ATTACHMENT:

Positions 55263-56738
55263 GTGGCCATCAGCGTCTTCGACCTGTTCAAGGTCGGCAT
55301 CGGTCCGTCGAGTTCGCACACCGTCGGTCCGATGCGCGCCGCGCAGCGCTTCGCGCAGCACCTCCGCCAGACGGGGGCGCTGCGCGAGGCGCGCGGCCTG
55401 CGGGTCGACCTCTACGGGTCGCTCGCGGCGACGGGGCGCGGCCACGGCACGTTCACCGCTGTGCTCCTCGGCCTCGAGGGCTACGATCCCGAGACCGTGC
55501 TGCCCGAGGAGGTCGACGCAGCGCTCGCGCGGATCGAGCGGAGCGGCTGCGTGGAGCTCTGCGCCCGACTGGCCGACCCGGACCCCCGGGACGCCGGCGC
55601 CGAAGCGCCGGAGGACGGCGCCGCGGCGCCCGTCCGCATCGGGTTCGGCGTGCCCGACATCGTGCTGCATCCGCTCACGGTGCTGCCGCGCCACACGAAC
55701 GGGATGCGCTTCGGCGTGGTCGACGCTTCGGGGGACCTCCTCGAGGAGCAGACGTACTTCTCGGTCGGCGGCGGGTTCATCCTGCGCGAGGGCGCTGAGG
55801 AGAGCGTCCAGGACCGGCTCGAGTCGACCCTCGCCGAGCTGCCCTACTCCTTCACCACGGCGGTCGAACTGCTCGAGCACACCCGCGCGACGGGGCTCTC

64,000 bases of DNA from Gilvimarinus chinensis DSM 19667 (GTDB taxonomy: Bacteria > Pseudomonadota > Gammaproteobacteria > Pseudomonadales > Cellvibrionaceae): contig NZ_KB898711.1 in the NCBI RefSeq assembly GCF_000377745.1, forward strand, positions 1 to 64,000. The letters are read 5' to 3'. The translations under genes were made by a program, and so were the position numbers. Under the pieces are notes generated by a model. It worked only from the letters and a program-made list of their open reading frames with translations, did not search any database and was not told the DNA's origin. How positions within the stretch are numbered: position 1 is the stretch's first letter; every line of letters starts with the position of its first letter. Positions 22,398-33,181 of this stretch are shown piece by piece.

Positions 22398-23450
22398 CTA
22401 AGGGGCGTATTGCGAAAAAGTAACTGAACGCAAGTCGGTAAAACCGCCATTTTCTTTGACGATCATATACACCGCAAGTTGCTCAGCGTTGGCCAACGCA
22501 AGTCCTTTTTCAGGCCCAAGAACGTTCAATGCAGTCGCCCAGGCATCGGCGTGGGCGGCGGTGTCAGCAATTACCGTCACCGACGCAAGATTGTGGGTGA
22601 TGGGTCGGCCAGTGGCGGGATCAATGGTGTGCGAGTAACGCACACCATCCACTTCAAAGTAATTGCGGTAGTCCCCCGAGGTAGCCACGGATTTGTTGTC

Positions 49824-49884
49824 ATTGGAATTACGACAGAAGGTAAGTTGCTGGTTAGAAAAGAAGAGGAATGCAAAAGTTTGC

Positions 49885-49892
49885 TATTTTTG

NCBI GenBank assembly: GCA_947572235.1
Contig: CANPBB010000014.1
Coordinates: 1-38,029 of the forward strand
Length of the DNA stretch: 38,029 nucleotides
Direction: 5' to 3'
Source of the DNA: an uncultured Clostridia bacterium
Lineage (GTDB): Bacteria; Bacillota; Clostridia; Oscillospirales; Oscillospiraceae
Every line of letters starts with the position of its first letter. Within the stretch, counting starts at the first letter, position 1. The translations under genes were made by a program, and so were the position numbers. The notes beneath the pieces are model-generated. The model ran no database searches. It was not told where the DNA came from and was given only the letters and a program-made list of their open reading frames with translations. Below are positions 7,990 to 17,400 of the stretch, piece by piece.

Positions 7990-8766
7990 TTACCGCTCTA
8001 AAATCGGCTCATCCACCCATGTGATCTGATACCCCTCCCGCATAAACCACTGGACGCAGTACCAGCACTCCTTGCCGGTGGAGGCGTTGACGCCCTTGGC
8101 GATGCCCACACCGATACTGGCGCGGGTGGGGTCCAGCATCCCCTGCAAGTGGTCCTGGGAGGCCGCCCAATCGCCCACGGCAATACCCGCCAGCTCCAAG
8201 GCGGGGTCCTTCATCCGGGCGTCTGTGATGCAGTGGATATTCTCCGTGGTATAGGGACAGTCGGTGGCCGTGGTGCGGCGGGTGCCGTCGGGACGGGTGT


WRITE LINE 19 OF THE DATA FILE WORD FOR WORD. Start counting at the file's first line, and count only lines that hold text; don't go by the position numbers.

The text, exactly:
NCBI GenBank assembly: GCA_947572235.1